Luis Ramón Cruz Alvarado

38 Years Old - Mechanic

Luis Ramón Cruz Alvarado 

“He struggled with all his heart for Nicaragua!”


Murdered in Chinandega on May 23, 2018

Luis Ramón Cruz Alvarado is remembered by his family as a good son, excellent brother and hard worker.  His mother, Berta María Alvarado Rivas, describes him as “easygoing and caring; he never used harsh words and got along with others.  He studied through his second year of high school then learned mechanics.  He’d come home on his bicycle; we’d open the gate for him and we’d chat.  He was 38 and dreamed of a free Nicaragua.  He liked to go around with our country’s blue and white flag and said, ‘If I end up dying for this, so be it.’”

His father, Luis Manuel Cruz Hernández, remembers him as “an excellent worker.  He was an engine mechanic and they sought him out from all over Nicaragua.  He had no objection to work and if necessary would work all night.  He also liked to go to the ocean, and play baseball and soccer.”

His mother recalls that Luis Ramón shared a room with his brother Héctor and they would sit and chat and watch television together, as they were always very close. “He was the big brother,” says Héctor.  “He took care of me, protected me and helped me in everything.”  Doña Berta believes this desire to see Nicaragua free and protect the younger ones is what led Luis Ramón to join the protests starting on April 18 and assume leadership in the rebellion of independent protesters who erected the roadblock at the Los Encuentros traffic circle on the León-Chinandega highway.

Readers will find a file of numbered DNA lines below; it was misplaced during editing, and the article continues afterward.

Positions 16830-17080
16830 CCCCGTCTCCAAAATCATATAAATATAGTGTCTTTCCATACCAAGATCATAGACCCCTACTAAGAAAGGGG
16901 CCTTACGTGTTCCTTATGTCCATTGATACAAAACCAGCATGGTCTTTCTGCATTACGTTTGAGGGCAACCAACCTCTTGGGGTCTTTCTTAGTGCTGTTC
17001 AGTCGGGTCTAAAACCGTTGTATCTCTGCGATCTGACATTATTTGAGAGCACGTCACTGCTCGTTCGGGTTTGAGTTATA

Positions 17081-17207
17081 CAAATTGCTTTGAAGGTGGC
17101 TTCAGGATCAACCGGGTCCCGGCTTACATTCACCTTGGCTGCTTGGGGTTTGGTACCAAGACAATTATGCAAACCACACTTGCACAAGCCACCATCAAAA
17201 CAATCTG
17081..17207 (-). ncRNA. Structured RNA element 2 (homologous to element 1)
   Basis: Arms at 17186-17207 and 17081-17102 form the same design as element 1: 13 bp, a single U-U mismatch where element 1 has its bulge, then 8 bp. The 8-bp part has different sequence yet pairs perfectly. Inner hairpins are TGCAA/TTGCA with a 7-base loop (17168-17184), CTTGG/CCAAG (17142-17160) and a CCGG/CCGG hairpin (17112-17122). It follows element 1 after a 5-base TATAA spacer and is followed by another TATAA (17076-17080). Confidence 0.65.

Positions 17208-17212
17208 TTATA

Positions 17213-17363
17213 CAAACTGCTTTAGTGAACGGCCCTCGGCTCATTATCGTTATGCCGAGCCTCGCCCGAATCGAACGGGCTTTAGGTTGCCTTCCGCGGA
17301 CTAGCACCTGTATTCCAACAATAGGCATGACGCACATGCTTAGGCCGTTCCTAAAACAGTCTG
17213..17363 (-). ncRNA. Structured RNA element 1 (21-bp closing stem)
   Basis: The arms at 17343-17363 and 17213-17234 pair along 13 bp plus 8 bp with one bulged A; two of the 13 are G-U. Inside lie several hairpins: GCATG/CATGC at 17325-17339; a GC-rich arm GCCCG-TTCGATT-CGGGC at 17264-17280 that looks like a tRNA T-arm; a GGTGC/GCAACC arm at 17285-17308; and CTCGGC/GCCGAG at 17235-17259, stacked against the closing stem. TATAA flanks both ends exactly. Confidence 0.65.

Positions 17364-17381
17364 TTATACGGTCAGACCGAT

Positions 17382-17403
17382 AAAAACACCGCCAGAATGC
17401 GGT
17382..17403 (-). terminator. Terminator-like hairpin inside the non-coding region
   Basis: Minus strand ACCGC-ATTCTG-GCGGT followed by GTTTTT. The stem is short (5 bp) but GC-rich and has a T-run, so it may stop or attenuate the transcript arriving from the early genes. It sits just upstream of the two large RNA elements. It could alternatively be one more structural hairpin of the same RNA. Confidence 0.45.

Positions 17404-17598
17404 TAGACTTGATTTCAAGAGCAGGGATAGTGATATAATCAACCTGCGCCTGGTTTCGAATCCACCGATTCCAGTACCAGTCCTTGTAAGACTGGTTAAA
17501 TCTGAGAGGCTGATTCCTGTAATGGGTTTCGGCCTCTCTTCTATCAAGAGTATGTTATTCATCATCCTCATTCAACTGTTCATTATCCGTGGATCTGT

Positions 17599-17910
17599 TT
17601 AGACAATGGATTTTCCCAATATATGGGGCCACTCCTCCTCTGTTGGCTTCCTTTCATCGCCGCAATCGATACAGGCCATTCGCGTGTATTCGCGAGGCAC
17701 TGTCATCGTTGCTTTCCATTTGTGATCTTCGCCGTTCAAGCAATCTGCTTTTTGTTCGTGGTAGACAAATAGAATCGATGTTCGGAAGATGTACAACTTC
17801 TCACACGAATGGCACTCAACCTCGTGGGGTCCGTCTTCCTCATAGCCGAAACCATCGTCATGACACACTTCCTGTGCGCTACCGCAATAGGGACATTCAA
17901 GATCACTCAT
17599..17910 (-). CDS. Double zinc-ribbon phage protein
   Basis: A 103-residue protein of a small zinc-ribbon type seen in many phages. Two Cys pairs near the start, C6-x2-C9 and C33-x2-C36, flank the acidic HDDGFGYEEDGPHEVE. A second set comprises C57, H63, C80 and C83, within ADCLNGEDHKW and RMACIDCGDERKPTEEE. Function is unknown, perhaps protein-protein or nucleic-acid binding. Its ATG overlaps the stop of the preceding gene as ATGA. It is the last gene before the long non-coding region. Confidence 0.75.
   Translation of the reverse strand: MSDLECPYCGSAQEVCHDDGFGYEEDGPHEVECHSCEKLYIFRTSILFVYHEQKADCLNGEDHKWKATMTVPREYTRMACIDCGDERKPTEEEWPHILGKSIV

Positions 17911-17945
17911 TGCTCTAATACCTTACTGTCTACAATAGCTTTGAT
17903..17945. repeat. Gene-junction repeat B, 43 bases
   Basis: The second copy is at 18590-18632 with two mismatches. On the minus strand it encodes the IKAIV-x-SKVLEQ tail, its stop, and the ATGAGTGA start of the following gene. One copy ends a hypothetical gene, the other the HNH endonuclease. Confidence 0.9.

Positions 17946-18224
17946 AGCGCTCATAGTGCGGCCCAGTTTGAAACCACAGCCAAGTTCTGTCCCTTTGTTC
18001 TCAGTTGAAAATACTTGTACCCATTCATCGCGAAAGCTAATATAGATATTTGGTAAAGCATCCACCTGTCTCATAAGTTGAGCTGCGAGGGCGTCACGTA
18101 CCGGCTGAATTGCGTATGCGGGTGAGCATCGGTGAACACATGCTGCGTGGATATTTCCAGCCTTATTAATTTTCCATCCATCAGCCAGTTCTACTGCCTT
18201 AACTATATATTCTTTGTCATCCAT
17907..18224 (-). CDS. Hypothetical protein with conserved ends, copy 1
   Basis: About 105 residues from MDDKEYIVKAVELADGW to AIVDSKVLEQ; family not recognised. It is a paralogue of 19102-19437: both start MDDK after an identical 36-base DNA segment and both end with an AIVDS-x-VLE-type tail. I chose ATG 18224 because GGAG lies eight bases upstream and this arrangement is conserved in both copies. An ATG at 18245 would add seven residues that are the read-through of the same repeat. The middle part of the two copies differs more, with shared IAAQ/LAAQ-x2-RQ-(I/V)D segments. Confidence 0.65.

That May 23, the repression in León and Chinandega began at close to 8:00 at night, when pro-Ortega mobs with shotguns and mortars attacked the roadblock.  The upheaval spread to the San Agustín and Guadalupe neighborhoods.  Luis Ramón’s father says “my son heard the attack on the kids and said, ‘I’m going to go help them, because I can’t let them die.’”

Luis Ramón was shot in the thorax as he was heading down a street of the San Agustín neighborhood on his bicycle.  His brother Héctor says, “The police and their henchmen attacked with fury, mercilessly, with shotguns and Dragunov rifles.  They knew my brother was a leader at the roadblock and that’s why they were so brutal with him.  His face and body were badly beaten.”

Still alive, Luis Ramón was taken by other young protesters to the España Hospital in Chinandega, where he died.  His body was transferred to the Forensic Examiner’s Office in León and turned over to his family at 4:00 in the afternoon the next day.

The previous day’s repression left 2 dead and more than 100 wounded, who were treated by improvised brigades of medical students or taken to private clinics.

Luis Ramón’s funeral was very emotional.  After a Mass in the Church of the Savior, the funeral procession left for the cemetery accompanied by neighbors and other residents of the area.  “The procession was four blocks long, full of people with blue and white flags, because that’s what I wanted,” recalls his father.  “Behind them was a long line of cars that couldn’t get past.  All of the students were crying when they buried my son.”

He departed surrounded by his neighborhood’s affection and solidarity and his casket was covered with the blue and white flag.  On his forehead, Luis Ramón wore a band with the slogan “Que se rinda tu madre!” (a famous retort by Sandinista poet Leonel Rugama, surrounded by National Guardsman, which loosely translated means “I’ll never surrender”).

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